Empty Suitcase:
Economic Mosquitoes Holey Stocking Blues

My birthday is coming on this twenty first of February. I was once sweet sixteen and it was a decade ago. In 1999, I was a spoiled, nearly high school dropout and I hid under my blanket all day long before I met my very first crazy American friends (what’s up, Leif and Elizabeth!). My parents did not want to see me in their apartment during the daytime, so they bought a flight ticket to America. I spend my sixteenth summer vacation in Portland, Oregon.

I still exactly did not know why I could not go to high school and sleep twenty-two hours every day, but in the summer, I decided to study writing in America during my future, which I clearly remember.


So, I constantly sent Nachan Weekly News to Leif and Elizabeth writing about a mosquito that tried to make a friend with me like E.T., but could not fight the urge to suck the blood from the tip of my finger instead of gently caressing it with a glowing fingertip of its own (Mmmm, mosquito lovin’…) and the story was written with my beginner’s English. Those stories were probably like weekly deranged newsletters for them, and they felt safe because the little Asian girl lived over the Pacific Ocean. Most likely, she did not have enough blood to sustain to a swim over.

Then in my Japanese college era, I kept showing stories to an Australian Professor, (hello, Merryn!) and I wrote about a woman who, when asked about her leg that she previously cut half of her navy stocking off from because of a little hole answered, “It is a skin condition that causes discoloration.” To which the interviewers slowly distanced themselves to the far end of the table for fear of contagion. With a warm hart, the professor still kept those stories in her office.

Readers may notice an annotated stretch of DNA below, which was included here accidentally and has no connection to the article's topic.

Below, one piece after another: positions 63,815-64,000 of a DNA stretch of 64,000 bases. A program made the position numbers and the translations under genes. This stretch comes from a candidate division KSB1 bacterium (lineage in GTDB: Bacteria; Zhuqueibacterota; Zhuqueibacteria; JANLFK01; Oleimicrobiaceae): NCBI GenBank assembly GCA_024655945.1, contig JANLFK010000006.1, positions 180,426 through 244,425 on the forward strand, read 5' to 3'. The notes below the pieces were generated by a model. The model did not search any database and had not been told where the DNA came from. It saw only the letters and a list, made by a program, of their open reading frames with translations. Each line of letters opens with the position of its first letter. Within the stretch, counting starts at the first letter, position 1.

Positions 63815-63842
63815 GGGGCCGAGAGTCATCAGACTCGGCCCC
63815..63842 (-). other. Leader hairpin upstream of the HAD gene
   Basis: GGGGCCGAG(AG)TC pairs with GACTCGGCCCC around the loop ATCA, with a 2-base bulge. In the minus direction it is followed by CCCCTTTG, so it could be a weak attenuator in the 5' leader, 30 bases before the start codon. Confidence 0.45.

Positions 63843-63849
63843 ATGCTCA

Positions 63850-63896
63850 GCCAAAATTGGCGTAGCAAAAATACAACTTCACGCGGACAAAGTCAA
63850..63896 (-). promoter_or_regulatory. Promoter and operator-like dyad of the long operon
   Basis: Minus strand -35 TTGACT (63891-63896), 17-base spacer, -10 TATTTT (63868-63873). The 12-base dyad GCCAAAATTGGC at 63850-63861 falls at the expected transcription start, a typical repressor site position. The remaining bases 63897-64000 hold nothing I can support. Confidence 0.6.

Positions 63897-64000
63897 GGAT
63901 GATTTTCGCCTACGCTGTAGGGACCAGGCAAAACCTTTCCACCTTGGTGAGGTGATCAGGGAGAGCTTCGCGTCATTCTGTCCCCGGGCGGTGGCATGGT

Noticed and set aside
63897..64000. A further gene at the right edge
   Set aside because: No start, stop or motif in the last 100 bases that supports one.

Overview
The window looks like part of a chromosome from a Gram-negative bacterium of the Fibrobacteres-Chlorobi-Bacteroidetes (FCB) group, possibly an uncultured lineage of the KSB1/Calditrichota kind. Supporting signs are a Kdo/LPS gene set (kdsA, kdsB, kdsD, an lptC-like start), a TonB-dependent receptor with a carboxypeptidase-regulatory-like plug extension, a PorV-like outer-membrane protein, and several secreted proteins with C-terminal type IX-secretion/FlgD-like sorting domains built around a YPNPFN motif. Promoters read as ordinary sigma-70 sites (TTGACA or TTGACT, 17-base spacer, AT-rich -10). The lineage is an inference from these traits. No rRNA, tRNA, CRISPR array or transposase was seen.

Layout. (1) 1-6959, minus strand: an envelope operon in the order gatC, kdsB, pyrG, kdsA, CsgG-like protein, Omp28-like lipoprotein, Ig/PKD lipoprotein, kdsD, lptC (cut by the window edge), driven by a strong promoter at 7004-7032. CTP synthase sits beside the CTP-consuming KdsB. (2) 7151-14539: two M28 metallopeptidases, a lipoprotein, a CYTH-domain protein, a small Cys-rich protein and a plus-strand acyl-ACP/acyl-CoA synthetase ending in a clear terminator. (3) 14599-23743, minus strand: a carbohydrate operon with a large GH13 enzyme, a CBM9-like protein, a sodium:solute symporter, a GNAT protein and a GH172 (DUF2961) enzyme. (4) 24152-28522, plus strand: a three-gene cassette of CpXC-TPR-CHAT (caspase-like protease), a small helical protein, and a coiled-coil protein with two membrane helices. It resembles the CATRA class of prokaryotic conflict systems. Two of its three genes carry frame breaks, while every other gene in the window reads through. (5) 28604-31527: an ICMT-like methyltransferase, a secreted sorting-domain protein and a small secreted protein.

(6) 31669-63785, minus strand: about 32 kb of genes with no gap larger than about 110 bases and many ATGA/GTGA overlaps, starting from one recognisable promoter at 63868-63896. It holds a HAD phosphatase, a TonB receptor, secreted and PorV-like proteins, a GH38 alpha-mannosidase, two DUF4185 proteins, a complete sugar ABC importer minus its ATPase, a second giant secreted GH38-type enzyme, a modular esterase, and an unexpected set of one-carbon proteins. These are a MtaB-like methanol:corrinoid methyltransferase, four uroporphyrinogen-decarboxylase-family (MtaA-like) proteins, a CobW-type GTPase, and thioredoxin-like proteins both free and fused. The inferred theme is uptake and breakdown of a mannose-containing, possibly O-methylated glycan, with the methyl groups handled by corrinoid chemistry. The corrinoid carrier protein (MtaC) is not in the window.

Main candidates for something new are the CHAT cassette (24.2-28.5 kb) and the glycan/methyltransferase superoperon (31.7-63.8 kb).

In the last five academic years at IU South Bend, my dream finally came true— studying writing in America— I could not write whatever I wanted in English classes and I learned the hard way with incomplete grades; however, I had a chance to show what I was doing for ten years with The Preface. I met the awesome editors, (hi, Brandi and Jason!) and the best staff writers (sorry, I could not name all).


The reason why I named all creative and supportive people is that entire student publications had extremely harsh budget cut such as The Preface and Analecta, the award winning, literature and art magazine by English Department at IU South Bend, because of the worst economic situations.

I believe that people need college news, entertainment, art, beauty, and laughter from those publications to survive through the worsening economy. Unfortunately creative programs are always in the first line of budget cutting. With the 7.6% unemployment rate, forgetting about art and creativity is a reality because people need bread to live, not stories.

But The Preface has spirit; the spirit of young journalists, writers, and photographers. They are no longer paid until we have enough advertisements and donations like we used to receive through local and nationwide industries. Remember, those young journalists also went through struggles to pay rent. We are all the same, BROKE!

The Student Government Association (hey, Dane, Sam, and the senators!) do the best support for student-based activities under this worst economic situation. Analecta received more than enough financial support. I do not know how to express my many thanks for the SGA and I will promise as an editor to introduce fantastic beginning writers and artists from IU South Bend to the world.